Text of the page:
It was a small but symbolic move for Australia's new prime minister to drop knighthoods and dames from his country's honours system over the weekend. Malcolm Turnbull, a lifelong republican, put it simply enough: "Knights and dames are titles that are really anachronistic, out of date, not appropriate, in 2015". What is true for Australia is true to Britain. Yet in the UK these archaic and silly titles continue to be awarded, gifted to senior police officers, civil servants, sacked government ministers and celebrities alike.
For Britain the case for scrapping these honours is all the more urgent and compelling, for they aren't simply an archaic form of recognition but a powerful mode of patronage. The British honours system has been so corrupted that a less honourable system would be hard to devise.
During the last parliament the House of Commons Public Administration Committee investigated the honours system. The same complaints kept cropping up from those giving evidence: there is a widespread perception of honours being bought; the highest honours go to people simply doing their jobs; the system favours the rich and well connected; the imperial nomenclature isn't just outdated but to many it is deeply offensive.
An honours system is good in theory - and in theory such recognition would be awarded to those who have gone above and beyond the call of duty. Rather than favouring the 'great and the good' honours should be reserved for the genuinely good and great among the nation's citizenry. The current system is instead steeped in eighteenth century notions of status and hierarchy. An 'ordinary' person who puts in twenty years of voluntary service looking after vulnerable children will get an MBE, while a police officer who reaches a certain rank will be knighted, not for exceptional service but for doing their job.
The more pernicious aspect of the system is the awarding honours to politicians and donors. A donor will be awarded ostensibly for some other philanthropic generosity, yet there is a strong correlation between philanthropists who also donate to political parties and the awarding of honours.
Even if we take the philanthropy excuse at face value, why do we award a billionaire who gives away a million and not someone on the living wage who makes a greater personal sacrifice to donate £50 or £100? The values of the honours system are the values of the wealthy and well connected culture of Westminster, not the values of ordinary people who work hard every day with little recognition or reward.
The honours system relies on euphemism to sugar coat what is an unpalatable feast of rewarding favours and cosying up to celebrity. The evidence is in the citations that come with the awards, statements void of any real meaning: 'for services to' sport, music or politics and so on. In other words a gong for doing a job for which the person has personally profited and been recognised many times over.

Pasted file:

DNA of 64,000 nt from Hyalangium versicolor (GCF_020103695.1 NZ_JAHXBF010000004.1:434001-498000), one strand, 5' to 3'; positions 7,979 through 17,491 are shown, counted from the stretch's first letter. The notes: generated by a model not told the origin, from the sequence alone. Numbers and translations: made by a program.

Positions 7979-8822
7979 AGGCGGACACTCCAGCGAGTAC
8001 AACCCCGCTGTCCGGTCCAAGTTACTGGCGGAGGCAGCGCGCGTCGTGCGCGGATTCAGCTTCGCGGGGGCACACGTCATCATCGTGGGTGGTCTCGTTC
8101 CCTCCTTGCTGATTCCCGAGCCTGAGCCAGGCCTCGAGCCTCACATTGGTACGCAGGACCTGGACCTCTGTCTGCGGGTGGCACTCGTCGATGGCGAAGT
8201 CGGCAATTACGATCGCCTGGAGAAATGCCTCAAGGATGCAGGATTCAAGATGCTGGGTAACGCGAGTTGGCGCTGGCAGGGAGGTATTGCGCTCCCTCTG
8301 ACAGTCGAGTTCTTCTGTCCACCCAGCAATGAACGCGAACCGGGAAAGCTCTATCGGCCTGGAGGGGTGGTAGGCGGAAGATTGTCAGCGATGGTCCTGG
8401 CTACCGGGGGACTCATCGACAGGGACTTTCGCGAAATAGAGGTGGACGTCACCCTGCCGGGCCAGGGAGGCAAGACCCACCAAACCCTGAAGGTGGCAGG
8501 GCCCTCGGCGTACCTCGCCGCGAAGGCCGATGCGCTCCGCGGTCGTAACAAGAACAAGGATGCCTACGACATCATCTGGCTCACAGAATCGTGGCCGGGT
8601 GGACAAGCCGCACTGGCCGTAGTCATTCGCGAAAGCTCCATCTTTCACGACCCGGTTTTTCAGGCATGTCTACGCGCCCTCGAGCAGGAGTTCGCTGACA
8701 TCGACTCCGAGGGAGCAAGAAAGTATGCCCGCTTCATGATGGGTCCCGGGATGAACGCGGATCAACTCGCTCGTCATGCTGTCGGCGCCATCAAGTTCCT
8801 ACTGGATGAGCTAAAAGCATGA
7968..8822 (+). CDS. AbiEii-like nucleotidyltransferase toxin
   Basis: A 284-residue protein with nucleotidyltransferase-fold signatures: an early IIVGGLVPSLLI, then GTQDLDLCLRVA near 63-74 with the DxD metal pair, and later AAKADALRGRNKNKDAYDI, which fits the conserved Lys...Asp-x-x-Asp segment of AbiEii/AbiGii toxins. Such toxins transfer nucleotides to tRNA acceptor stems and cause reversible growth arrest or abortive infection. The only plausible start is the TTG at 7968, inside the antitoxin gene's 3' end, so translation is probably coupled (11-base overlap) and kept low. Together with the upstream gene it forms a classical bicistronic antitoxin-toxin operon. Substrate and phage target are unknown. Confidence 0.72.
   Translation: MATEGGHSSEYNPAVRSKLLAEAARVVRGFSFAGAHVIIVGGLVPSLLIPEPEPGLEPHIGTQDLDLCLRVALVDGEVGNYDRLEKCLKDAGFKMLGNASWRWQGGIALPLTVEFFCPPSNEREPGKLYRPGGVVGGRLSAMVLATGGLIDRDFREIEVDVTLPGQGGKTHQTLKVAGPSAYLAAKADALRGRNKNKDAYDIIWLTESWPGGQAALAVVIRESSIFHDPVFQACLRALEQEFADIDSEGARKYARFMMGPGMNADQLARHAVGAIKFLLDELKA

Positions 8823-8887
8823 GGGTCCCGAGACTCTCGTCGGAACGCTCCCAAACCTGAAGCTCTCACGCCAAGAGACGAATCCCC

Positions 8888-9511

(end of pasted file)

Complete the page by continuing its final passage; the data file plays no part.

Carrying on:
The knighting of celebrities and sports people is a fig leaf, part of a strategy to deflect attention from what is essentially a grubby system of patronage. Political honours are little short of a disgrace. In 2014 David Cameron was accused of abusing the honours system after knighting a number of ministers who were sacked in a wide ranging re-shuffle. Eric Pickles too received a gong when he was dumped after the election in May. This is a simple but effective way in which a prime minister can use a national honours system to sooth the pain and secure the loyalty of ministers whose careers have been cut short.
We need an honours system, but it needs radical reform. A good start would be scrapping the titles, replacing them with grades of The Order of British Excellence (or similar). This would get rid of the imperial baggage which offends so many. An honours system should be unifying, not divisive, so if even one person cannot accept an award because their principles cause them to recoil from any association with imperial titles those titles should change.
Perhaps more importantly the language of knights and royal orders serves as a line of defence for this grubby system. The purpose and means by which honours are granted is opaque and given an air of nobility, disguising the very political and more secular reality. Suggestions for reform are rebuffed by some quarters as an attack on the monarchy rather than an attack on political abuse. A new set of titles would make clear their purpose, make harder the awarding of the undeserving or political friends and would liberate the debate about more far reaching structural reform.
That wider reform needs to see the wholesale replacement of the current system with one that is completely independent of royalty and government, an honours commission that is answerable to a cross-party committee of MPs. Parliament would confer the honours but the commission would determine the recipients, so honour would be restored and given in the name of the people, by the people's representatives.